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Check Out Luke Rothschild’s Story

Today we’d like to introduce you to Luke Rothschild.

Hi Luke, we’d love for you to start by introducing yourself.
I’m a composer and performer and collaborative multi-instrumentalist musician. I’ve had the great fortune to find like-minded creative humans with whom to collaborate on my journey to, and in, Los Angeles. My wife Holly and I started our performance ensemble String Theory two decades ago, and we combine giant architectural long-string installations with original music, choreography/dance, and projections to create an immersive performance environment.

I’m from the Boston suburbs and ended up going to high school at a small private arts school called Walnut Hill. The existent ethos on campus was really a formative environment for me. I focused on painting and drawing and really stretched to grow as fast and fully as my fantastic teachers and mentors were able to help me realize. That discipline followed with me to The School of The Art Institute of Chicago where I continued with painting and drawing and then expanded out into printmaking, photo extensions & manipulations, and also sonic sculpture. All along from my mid-teens, I’d been playing music as well, and now as SAIC, the musical and fine art forms began to merge. Some friends and I began exploring new ways to perform live music with invented and experimental instruments and also incorporating different immersive mediums like dance and projections into the mix. Eventually, after years of growth and permutations, String Theory emerged from that process.

Can you talk to us a bit about the challenges and lessons you’ve learned along the way. Looking back would you say it’s been easy or smooth in retrospect?
The creative path seems to be a circuitous one… I know it has been for me, and I’ve heard this from many of my talented friends and collaborators. The Gig Economy existed for us before this term was coined, and I think one of the persistent challenges in the creative fields is to get people to pay you well for the work you do. We are grateful for the corporate work we get, in balance with the more artistically fulfilling works we are able to mount and self-produce. But again, I think a continuing challenge is to be able find well-remunerated work that is also creatively fulfilling. And especially since the pandemic landed and really created a huge headwind to continuing the live performing arts work we do.

Thanks – so what else should our readers know about your work and what you’re currently focused on?
With String Theory, the performance ensemble my wife Holly and I founded 20 years ago, I have the creative privilege to collaborate with many amazing musicians, dancers and artists. String Theory is a hybrid performance ensemble combining signature architectural harp installations, original music, dance, and projections. It is String Theory’s mission to continue to transfix audiences in the US and abroad with long-string harp installations where architecture is transformed into giant musical instruments, spaces become resonators, and audiences are enveloped in an expansive site-specific canopy of golden musical brass wire and sound. Rock, classical, and cutting-edge digital styles converge in a lush and compelling soundtrack supporting kinetic contemporary movement, with stunning costumes and projections, creating an immersive multi-sensory environment. Holly is lauded choreographer and adds stunning theatrical imagery and movement to the performances. There are many diverse performers and writers that bring their impressive quiver of talents to the group. String Theory collaborates on dance and theater scores and produces music for film and TV. I am honored to be a Sundance Composer alum and bring this experience to the group as well. It’s a privilege to be able to work with such talented and inspiring artists to create disciplinary work in Los Angeles and abroad.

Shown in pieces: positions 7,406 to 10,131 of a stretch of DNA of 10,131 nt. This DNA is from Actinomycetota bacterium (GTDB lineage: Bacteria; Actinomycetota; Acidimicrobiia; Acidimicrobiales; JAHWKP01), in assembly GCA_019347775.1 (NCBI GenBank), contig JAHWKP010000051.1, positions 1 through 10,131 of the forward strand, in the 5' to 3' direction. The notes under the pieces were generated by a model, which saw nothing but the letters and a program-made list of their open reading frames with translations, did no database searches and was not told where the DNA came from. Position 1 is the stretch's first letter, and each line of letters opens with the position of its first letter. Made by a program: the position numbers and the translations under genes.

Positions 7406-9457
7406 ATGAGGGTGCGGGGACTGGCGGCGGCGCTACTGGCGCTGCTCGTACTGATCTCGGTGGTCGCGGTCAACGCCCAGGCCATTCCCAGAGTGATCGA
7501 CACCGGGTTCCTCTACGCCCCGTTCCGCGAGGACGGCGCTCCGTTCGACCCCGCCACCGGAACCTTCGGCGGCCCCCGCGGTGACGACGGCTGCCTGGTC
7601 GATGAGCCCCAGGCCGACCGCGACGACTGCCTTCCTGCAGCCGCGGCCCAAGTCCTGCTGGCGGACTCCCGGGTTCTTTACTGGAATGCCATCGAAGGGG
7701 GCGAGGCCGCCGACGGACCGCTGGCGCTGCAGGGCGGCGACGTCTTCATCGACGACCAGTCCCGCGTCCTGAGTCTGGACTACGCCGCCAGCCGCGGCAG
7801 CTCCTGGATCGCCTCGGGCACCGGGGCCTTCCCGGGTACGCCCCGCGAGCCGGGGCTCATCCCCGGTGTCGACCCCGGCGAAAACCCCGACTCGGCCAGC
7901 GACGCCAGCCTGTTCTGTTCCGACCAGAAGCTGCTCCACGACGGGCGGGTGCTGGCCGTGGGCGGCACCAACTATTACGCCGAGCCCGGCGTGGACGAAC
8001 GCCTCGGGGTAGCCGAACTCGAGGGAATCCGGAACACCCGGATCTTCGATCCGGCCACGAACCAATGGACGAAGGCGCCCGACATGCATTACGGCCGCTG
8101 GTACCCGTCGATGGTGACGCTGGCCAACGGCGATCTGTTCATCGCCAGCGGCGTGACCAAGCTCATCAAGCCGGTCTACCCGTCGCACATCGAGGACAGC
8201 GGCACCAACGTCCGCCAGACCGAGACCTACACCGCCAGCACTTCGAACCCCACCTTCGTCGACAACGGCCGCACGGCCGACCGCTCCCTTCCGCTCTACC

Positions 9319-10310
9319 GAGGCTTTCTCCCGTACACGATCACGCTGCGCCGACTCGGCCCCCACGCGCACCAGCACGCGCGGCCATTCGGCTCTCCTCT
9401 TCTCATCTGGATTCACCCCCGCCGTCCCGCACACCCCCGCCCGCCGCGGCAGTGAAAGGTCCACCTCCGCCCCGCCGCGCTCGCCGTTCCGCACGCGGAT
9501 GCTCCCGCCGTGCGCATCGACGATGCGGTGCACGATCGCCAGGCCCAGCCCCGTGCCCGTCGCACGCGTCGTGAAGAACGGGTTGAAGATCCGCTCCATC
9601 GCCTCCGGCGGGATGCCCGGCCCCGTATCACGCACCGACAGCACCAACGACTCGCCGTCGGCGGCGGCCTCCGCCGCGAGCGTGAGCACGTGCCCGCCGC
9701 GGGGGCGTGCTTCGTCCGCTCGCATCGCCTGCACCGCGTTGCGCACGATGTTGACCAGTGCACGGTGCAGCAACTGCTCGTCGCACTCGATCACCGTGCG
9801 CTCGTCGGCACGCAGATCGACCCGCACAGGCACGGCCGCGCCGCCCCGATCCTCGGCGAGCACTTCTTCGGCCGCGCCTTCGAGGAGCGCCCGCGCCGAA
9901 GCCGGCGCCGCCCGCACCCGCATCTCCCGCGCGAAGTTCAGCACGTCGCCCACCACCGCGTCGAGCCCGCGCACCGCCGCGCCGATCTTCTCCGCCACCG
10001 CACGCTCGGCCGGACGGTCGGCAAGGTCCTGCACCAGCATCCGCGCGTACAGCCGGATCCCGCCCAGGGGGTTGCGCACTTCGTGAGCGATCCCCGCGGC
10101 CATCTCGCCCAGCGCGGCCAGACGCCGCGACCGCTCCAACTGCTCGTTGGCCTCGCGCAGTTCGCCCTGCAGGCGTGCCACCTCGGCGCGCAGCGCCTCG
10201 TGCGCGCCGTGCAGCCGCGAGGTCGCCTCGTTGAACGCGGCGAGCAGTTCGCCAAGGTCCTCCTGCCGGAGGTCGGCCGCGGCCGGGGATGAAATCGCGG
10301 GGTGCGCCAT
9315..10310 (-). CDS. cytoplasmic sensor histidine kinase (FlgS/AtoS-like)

I am also really thrilled to be working on an incredible film that explores sustainable farming and regenerative agriculture. I’m writing and recording the full score for a feature documentary called Feeding Tomorrow, being produced and directed by Common Table Creative. This in depth look at the challenges and strategies to transition to a sustainable system of agriculture is super inspiring, and the subjects of the doc are introduced with vibrant clarity by brother directors Oliver English and Simon English. The film should be finished by the end of 2021 and hoping for wide distribution in 2022.

Where we are in life is often partly because of others. Who/what else deserves credit for how your story turned out?
Well, my first shout-out would go directly to my wife and creative partner Holly Rothschild. She is an amazingly talented choreographer and creative thinker, combining a keen mind for set design, costume design and an ear for music supervision. She also is constantly pushing to create new work and new collaborations, and her energy in this direction has had a huge impact on not only our business model but the breadth of creative work that has been achieved by the group as a whole.

Also, I feel amazingly fortunate to have been able to connect with, and develop deep creative ties to our performance ensemble of musicians and dancers. It truly is a family of exceedingly talented performers and creators that orbit through our sphere of productions and creative endeavors. I love and respect these people deeply:

Robert Amjärv, Julie Pusch, Danny Moynahan, Gavin Salmon, Vivek Maddala, Stuart Johnson, David Ralicke, Drea Sobke, Lavinia Findikoglu, Alexa Kershner, Genevieve Carson Baker, Carrisa Songhorian, among others.

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